February 10, 2012

From the White House: Women at Religious Institutions Will have Contraception Covered

Today, the White House released a document addressing recent controversy over one preventive service covered under the Affordable Care Act – birth control. Under the Act, insurance plans are required to provide coverage for contraception without charging a co-pay, co-insurance or a deductible. U.S. Catholic bishops objected to the coverage, claiming it was a violation of their religious beliefs.

The statement indicates:

The policy also ensures that if a woman works for a religious employer with objections to providing contraceptive services as part of its health plan, the religious employer will not be required to provide, pay for or refer for contraception coverage, but her insurance company will be required to directly offer her contraceptive care free of charge.

In other words, Catholic or other religiously affiliated organizations get to say they selected health insurance plans for their employees that do not cover contraception, while those employees can still receive no-cost contraception directly via the insurance providers. Whether these costs will be covered by the insurance companies directly, or perhaps reimbursed to those companies via Medicaid, is not clear, and we’ll need to watch the implementation to make sure this ends up working for women.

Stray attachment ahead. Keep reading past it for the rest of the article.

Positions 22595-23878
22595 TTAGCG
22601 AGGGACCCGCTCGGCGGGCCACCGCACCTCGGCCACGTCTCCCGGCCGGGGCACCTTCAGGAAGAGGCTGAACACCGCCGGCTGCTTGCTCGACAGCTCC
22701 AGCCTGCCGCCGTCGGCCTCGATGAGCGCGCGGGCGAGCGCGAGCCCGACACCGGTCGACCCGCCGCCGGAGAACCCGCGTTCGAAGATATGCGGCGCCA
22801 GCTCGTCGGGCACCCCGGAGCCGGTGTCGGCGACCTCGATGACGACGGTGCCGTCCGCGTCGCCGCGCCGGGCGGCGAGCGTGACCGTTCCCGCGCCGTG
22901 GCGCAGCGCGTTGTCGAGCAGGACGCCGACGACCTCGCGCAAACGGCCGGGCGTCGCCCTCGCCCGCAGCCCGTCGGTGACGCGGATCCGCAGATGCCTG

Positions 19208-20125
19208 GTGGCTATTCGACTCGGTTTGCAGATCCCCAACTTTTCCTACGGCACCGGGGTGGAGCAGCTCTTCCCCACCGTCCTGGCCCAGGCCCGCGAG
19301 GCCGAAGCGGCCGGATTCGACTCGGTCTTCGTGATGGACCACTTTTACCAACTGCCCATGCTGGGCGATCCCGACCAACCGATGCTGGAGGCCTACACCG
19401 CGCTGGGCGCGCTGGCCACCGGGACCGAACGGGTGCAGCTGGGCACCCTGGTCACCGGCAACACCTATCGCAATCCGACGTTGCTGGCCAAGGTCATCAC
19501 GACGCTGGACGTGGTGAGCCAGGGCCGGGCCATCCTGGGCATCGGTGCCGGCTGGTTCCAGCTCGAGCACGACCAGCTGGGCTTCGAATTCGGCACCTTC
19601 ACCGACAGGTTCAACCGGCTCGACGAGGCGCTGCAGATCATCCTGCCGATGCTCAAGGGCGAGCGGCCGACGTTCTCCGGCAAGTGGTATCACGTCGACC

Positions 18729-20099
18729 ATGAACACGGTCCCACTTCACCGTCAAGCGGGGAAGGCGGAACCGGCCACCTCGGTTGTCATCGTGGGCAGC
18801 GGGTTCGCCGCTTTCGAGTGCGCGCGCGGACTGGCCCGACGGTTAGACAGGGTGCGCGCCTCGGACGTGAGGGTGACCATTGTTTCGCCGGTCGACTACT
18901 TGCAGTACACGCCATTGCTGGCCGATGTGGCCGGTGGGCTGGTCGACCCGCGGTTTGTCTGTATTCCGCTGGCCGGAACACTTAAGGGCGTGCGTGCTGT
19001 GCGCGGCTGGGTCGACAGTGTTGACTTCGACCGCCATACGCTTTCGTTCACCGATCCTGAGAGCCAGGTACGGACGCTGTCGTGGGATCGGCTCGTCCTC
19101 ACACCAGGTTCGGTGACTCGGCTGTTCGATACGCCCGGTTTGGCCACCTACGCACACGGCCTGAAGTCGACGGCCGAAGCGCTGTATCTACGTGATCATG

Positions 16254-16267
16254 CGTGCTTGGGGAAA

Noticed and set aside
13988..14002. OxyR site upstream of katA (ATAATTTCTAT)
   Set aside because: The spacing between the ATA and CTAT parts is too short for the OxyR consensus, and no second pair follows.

The provision already had exemptions for religiously-focused organizations like churches. At issue were the religiously affiliated organizations such as Catholic hospitals and universities, which typically employee people from a variety of (or no) faith traditions. Many such organizations already offer contraception coverage to employees, and a number of states require employer-based plans to provide this coverage.

According to one recent survey, the majority of Catholic Americans (52%) say religiously affiliated colleges and hospitals should have to provide coverage that includes contraception. A 2011 Guttmacher report indicated that, “Among all women who have had sex, 99% have ever used a contraceptive method other than natural family planning. This figure is virtually the same, 98%, among sexually experienced Catholic women.”

Here’s Rachel Maddow talking about the issue on Wednesday, placing it in the context of the current elections:

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